This paper will present a novel method based on the direct search algorithm for implementing an ICV control strategy. This method was chosen since it is not affected by the convergence problems which have caused many of the difficulties associated with previous efforts to solve our non-linear optimisation problem. Our control strategy will use the current, zonal inflow rate and water cut data to identify the optimal ICV choke positions. The availability of this data reduces the number of possible choke positions that have to be evaluated at each time step by the simulator. Run times similar to the base case are potentially possible while, equally importantly, the optimal value identified is similar to the value returned by the other published optimisation methods referred to above.

This paper outlines the assumptions made and, after exploring the method’s use in two single well models for reactive control of oil production from intelligent wells completed with discrete ICVs, its application to a large, reservoir simulation model will be illustrated. The latter application could be implemented rapidly, unlike some other optimisation software, because “tuning” of the model and/or the method was not required; the control algorithm being always convergent, fast and stable.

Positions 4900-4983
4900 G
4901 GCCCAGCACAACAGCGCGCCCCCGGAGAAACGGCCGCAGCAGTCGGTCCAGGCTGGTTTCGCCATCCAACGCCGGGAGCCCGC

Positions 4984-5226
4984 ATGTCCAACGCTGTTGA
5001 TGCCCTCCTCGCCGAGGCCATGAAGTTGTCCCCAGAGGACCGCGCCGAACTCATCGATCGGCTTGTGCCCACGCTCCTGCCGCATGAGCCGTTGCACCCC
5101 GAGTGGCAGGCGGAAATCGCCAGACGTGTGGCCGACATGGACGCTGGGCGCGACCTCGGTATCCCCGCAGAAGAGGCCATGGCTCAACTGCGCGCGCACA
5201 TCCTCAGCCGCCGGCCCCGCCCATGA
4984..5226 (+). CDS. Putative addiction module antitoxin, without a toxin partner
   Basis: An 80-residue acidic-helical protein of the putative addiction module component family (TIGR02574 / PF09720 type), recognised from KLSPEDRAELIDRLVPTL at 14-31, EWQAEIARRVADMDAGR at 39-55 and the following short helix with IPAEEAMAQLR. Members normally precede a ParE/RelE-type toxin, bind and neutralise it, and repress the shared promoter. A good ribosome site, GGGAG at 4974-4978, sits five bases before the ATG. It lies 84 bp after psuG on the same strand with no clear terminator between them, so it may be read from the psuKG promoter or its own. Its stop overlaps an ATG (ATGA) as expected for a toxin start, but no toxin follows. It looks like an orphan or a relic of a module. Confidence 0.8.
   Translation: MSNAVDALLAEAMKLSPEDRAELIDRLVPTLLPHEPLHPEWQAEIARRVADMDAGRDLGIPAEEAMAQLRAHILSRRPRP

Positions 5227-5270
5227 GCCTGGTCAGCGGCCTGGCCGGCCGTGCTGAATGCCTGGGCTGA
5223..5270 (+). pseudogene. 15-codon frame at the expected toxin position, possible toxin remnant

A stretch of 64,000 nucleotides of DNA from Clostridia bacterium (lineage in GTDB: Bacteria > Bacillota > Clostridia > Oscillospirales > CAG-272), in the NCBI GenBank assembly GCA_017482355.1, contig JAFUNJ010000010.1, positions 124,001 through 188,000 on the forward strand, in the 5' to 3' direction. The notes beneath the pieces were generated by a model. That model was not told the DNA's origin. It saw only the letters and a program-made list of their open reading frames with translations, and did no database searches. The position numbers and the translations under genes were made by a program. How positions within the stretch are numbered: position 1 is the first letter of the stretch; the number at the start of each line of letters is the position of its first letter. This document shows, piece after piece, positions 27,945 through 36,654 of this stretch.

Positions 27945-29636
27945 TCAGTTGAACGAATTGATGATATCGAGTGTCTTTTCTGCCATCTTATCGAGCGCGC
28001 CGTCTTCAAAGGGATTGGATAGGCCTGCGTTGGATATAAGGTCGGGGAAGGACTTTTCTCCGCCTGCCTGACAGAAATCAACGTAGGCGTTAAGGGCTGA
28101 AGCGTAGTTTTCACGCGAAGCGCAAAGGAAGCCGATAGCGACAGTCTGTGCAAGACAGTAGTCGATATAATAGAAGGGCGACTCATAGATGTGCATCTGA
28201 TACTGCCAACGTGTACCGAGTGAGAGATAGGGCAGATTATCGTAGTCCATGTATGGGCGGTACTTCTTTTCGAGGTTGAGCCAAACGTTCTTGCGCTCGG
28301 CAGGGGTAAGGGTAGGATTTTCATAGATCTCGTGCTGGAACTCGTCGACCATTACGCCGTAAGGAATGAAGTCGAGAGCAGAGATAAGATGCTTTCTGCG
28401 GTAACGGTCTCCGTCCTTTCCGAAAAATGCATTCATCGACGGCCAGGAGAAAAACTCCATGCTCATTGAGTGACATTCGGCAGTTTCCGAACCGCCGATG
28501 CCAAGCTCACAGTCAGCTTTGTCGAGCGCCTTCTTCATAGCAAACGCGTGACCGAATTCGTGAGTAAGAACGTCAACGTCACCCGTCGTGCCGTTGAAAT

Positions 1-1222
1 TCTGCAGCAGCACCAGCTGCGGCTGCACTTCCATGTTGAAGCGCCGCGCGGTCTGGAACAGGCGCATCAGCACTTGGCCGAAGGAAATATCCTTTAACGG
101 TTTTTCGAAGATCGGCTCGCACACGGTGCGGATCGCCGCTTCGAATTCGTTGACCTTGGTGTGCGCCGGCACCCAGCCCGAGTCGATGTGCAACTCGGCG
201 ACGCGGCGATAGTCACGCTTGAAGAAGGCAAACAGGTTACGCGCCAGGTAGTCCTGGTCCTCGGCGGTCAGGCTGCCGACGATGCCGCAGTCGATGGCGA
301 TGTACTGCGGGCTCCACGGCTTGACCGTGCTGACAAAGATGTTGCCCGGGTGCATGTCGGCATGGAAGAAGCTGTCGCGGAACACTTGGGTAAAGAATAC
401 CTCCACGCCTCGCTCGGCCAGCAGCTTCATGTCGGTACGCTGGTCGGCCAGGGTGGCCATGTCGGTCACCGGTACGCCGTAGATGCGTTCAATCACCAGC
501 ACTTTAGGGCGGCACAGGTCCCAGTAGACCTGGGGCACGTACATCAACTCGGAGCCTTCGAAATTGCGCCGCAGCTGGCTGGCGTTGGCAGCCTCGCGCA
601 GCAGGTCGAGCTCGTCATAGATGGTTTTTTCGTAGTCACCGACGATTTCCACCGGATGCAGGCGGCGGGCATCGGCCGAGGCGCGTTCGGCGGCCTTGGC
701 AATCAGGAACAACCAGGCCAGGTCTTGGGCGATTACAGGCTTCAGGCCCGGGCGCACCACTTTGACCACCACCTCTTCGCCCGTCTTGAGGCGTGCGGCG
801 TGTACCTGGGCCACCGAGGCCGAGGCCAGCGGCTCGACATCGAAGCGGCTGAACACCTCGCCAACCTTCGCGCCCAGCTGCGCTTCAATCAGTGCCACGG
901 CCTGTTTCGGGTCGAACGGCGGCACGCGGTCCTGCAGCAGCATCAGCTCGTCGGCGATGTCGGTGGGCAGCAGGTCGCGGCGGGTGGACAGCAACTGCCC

The proposed approach is particularly valuable for the analysis of the impact of uncertainty of the reservoir’s dynamic a static parameters. This arises because the modified direct search method employed here, being convergent and independent of the initial point, ensures that the result from the multiple realisations are directly comparable because “tuning” of the algorithm’s parameters are not required in the middle of the calculation procedure.

Original language | English |
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Pages | 1-13 |

Number of pages | 13 |

DOIs | |

Publication status | Published - Jun 2012 |

Event | SPE Europec/EAGE Annual Conference - Copenhagen, Denmark Duration: 4 Jun 2012 → 7 Jun 2012 |

### Conference

Conference | SPE Europec/EAGE Annual Conference |
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Country/Territory | Denmark |

City | Copenhagen |

Period | 4/06/12 → 7/06/12 |